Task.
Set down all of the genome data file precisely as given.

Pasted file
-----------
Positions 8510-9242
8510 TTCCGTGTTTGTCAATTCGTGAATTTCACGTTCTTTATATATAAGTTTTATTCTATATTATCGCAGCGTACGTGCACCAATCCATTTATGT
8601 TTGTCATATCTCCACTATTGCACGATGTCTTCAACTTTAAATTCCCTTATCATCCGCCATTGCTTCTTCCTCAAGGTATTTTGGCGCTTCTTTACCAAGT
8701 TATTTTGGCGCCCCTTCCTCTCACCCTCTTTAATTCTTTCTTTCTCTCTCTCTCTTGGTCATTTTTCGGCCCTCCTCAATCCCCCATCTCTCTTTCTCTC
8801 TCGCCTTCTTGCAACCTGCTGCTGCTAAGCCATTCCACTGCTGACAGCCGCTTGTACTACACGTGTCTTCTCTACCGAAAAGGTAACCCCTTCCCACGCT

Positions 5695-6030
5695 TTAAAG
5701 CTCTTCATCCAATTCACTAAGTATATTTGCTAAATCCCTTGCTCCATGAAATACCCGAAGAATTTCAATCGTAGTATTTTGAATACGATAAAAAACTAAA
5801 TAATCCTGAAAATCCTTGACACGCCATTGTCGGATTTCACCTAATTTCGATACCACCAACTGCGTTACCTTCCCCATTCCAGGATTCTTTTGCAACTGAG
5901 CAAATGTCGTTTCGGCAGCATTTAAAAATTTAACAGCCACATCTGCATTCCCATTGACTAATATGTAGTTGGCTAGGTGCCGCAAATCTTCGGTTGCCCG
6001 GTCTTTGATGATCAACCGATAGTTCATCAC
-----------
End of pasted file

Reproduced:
Positions 8510-9242
8510 TTCCGTGTTTGTCAATTCGTGAATTTCACGTTCTTTATATATAAGTTTTATTCTATATTATCGCAGCGTACGTGCACCAATCCATTTATGT
8601 TTGTCATATCTCCACTATTGCACGATGTCTTCAACTTTAAATTCCCTTATCATCCGCCATTGCTTCTTCCTCAAGGTATTTTGGCGCTTCTTTACCAAGT
8701 TATTTTGGCGCCCCTTCCTCTCACCCTCTTTAATTCTTTCTTTCTCTCTCTCTCTTGGTCATTTTTCGGCCCTCCTCAATCCCCCATCTCTCTTTCTCTC
8801 TCGCCTTCTTGCAACCTGCTGCTGCTAAGCCATTCCACTGCTGACAGCCGCTTGTACTACACGTGTCTTCTCTACCGAAAAGGTAACCCCTTCCCACGCT

Positions 5695-6030
5695 TTAAAG
5701 CTCTTCATCCAATTCACTAAGTATATTTGCTAAATCCCTTGCTCCATGAAATACCCGAAGAATTTCAATCGTAGTATTTTGAATACGATAAAAAACTAAA
5801 TAATCCTGAAAATCCTTGACACGCCATTGTCGGATTTCACCTAATTTCGATACCACCAACTGCGTTACCTTCCCCATTCCAGGATTCTTTTGCAACTGAG
5901 CAAATGTCGTTTCGGCAGCATTTAAAAATTTAACAGCCACATCTGCATTCCCATTGACTAATATGTAGTTGGCTAGGTGCCGCAAATCTTCGGTTGCCCG
6001 GTCTTTGATGATCAACCGATAGTTCATCAC